How an IT postmortem can help you avoid a crisis

The CEO has called to report that he can’t save his IPO document to the network. Nor can any of the other officers. “Network drive H is low on disk space,” says one of your colleagues. What can you as an IT pro do to resolve this scenario? Make more space on the network drive, of course. The problem has been solved, but what did we learn from the problem? What can be put into place to prevent this from occurring again? Here is when you implement the use of an IT postmortem meeting with all your key support members.

Corner IT Office

Image Credit Ant Pruitt

By IT postmortem, I mean hold a scheduled meeting discussing the critical support case that recently occurred. Doing so allows you and the team to look closer at the details of what may have been a routine critical case to resolve. In some instances the issue may have been routine, but not always.

What happened? When did it happen? Why did it happen? These are some of the important questions one should ask when leading the postmortem. It’s important to identify the problem as well as its root cause. It’s even more important to determine how the problem can be prevented. The attendees of the meeting should be well informed on the severity of the case as well as the importance of learning from it. A postmortem meeting shouldn’t be used as an opportunity to point fingers at other colleagues or users, Instead it’s a coaching mechanism for all support members involved.

This is a good time to address protocols and procedures. There are situations when the, quote, old way of doing things may turn out to be an obstacle. Use the postmortem meeting to assess the current procedures in place. Procedures are not always set in stone and should be in place as a benefit to the customers and your team. If new procedures are to be in place, be sure to follow a thorough analysis of your SLA’s (Service Level Agreements) in conjunction with your SOA’s (service operation agreement). This way you ensure optimal support and service to your customers.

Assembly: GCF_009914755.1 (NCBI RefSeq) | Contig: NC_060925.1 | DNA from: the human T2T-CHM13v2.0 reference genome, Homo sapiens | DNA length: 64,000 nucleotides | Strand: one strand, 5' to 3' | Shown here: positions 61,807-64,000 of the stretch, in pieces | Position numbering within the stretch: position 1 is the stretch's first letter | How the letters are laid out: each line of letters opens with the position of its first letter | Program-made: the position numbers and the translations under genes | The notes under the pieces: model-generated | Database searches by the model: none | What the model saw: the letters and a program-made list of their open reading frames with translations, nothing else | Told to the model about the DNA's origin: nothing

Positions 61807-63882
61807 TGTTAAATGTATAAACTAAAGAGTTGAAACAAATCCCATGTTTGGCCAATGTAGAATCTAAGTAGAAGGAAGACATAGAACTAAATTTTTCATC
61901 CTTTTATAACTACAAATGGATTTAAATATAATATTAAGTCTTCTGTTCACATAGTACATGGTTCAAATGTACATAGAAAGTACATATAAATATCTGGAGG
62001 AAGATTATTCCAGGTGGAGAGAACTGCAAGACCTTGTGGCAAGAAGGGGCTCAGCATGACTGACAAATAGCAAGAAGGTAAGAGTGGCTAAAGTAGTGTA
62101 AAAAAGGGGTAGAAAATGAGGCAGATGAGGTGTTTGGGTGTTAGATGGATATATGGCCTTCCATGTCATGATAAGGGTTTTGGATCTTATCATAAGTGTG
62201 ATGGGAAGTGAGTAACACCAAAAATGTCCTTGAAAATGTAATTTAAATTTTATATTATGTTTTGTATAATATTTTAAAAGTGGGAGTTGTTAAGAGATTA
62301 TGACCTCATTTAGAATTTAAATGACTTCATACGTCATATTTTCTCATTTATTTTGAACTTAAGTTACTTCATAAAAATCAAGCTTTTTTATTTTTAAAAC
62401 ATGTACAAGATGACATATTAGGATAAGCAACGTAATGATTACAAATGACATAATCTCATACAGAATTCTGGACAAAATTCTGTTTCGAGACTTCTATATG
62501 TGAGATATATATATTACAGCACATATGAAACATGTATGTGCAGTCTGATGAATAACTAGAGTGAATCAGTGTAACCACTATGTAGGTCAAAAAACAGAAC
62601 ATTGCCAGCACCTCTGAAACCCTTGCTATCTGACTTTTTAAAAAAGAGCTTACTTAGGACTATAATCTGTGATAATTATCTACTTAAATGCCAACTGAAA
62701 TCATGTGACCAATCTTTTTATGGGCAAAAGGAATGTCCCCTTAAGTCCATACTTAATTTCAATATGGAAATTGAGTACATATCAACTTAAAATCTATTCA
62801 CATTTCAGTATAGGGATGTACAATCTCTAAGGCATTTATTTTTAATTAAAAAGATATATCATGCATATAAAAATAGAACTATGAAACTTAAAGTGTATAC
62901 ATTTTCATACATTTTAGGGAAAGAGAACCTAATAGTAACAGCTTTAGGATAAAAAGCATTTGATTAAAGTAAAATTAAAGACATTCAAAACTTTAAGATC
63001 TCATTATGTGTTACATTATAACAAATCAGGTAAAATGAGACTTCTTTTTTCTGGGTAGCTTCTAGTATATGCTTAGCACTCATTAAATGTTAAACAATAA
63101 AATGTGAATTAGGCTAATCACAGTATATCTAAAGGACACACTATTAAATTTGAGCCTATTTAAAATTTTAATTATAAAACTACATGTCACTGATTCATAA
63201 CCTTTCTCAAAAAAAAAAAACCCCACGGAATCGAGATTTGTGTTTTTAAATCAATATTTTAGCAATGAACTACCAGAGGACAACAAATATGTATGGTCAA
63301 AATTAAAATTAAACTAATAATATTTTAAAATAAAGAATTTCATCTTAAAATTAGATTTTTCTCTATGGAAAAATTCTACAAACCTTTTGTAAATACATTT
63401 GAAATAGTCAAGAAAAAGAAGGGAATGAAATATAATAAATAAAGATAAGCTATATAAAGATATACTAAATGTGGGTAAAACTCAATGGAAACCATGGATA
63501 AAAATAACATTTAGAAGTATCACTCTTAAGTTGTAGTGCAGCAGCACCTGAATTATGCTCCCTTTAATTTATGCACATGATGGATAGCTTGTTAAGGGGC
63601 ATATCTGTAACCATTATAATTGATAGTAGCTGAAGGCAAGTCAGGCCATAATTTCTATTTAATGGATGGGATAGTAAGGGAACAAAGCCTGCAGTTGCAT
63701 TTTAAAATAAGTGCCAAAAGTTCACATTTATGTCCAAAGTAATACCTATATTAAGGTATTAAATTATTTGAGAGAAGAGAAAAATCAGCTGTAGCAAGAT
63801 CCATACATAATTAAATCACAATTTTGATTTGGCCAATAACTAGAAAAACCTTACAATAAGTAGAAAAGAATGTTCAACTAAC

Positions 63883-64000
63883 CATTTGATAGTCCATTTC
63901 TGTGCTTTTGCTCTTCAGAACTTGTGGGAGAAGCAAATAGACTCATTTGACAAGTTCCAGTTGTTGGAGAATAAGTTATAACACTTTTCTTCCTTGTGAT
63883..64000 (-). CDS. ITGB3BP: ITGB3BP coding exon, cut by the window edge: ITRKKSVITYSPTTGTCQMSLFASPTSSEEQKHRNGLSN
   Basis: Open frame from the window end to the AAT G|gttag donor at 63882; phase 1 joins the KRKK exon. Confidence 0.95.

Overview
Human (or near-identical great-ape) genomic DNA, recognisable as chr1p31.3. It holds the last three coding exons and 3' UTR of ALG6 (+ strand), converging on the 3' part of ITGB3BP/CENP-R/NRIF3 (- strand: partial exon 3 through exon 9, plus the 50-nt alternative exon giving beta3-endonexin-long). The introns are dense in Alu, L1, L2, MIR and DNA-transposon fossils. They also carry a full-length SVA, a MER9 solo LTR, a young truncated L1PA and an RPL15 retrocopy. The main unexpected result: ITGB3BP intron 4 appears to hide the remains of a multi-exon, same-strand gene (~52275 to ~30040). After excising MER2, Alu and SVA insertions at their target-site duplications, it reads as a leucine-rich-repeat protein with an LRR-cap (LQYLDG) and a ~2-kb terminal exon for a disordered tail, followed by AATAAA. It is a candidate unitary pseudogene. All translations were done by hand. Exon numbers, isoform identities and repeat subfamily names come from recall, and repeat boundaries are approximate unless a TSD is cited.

Ideally you and the support team will not have to hold many IT issue postmortem meetings. We all know technology isn’t perfect and can lead to small problems or extremely critical issues. Your best approach is to be prepared for them and use this opportunity to learn from the issues.

Ant Pruitt
Based in Charlotte, N.C., Anthony Pruitt is an IT pro, a columnist and the podcast captain at Email him at [email protected]
Ant Pruitt
Ant Pruitt
Tags: Business Management,Productivity,Technology
  • Mike Sweeney

    The biggest challenge any manager will have with this is avoiding the “blame game”.. if you can get the group past “who was/is at fault” then it’s very valuable.

    • Ant Pruitt

      totally agree, Mike!
      The finger pointing, in my experience, is usually within the first 5 minutes. Then things settle down.
      Thanks for reading and your comment!

      -RAP, II